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    #1

    I had the doctor out to patch her up

    Hi i want to know what 'I had the doctor out to patch her up' means?


    "I surely don't. But she's had use of the room, and meals, and I had the doctor out to patch her up."

    thank you

  1. Skrej's Avatar
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    #2

    Re: I had the doctor out to patch her up

    The woman was injured, and he contacted the doctor to make a house call and tend to her wounds.

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    #3

    Re: I had the doctor out to patch her up

    so patch up means healing ????

  2. bhaisahab's Avatar
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    #4

    Re: I had the doctor out to patch her up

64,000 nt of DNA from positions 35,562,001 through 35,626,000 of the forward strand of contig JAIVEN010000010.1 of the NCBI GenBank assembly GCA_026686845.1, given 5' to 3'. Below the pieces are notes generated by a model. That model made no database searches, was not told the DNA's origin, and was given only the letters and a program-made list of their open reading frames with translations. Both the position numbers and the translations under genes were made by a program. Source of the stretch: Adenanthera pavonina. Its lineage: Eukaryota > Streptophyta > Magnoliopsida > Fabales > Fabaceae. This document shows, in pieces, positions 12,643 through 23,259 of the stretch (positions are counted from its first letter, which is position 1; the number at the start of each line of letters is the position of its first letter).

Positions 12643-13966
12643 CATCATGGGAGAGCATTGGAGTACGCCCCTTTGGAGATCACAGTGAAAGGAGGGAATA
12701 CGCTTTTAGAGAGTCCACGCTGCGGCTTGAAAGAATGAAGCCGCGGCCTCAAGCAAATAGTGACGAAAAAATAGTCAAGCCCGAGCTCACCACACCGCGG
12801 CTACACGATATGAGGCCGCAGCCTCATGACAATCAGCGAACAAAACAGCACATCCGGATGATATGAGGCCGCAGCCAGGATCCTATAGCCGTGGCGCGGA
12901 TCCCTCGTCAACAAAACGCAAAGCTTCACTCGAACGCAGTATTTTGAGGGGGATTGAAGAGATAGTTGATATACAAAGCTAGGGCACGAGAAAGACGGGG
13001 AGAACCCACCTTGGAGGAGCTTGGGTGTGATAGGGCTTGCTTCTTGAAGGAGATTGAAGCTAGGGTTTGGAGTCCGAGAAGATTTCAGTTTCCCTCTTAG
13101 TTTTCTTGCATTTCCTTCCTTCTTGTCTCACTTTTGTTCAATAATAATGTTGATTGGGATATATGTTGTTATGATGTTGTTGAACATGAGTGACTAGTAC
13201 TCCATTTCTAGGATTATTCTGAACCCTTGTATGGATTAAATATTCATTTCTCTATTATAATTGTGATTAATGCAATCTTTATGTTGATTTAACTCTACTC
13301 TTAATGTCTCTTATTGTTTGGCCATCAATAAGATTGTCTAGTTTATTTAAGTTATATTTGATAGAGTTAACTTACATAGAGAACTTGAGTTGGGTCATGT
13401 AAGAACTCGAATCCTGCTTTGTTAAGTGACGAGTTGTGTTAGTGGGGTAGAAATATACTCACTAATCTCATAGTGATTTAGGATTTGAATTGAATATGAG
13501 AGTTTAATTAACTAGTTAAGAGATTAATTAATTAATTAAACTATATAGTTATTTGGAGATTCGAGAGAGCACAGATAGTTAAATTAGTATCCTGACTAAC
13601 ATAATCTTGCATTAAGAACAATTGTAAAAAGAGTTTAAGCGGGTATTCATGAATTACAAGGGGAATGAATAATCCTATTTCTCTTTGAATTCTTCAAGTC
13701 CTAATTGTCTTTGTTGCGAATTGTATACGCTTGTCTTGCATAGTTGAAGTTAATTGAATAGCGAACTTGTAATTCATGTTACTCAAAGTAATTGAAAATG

Quote Originally Posted by arashrad View Post
    So, does "patch up" mean healing?
    It means "treat" (second definition here: http://dictionary.cambridge.org/dict.../british/treat)

  3. Skrej's Avatar
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    #5

    Re: I had the doctor out to patch her up

    To 'patch up' means to fix rips or holes or tears in something with a patch, which is a piece of material somehow fastened to cover the hole. You might patch a hole in a tire, patch a rip in your jeans, patch a hole in a wall, etc.

    We extend this idea to treatment of wounds and injuries, because wounds are holes, tears, rips, etc. in the human body. You have to sew them closed, cover them with bandages, etc. to promote healing. The body heals itself, but treatment is needed to promote the healing.

  4. Eckaslike's Avatar
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    #6

    Re: I had the doctor out to patch her up

    Yes, I tend to think of "patch up" = "to mend" objects, often temporarily, and that usage has just been extended to talk about people who have been injured.

    It's often used in a friendly and semi-humorous manner, to keep the injured person's spirits up. e.g. "Let's get you patched up, then we can get you off to hospital".

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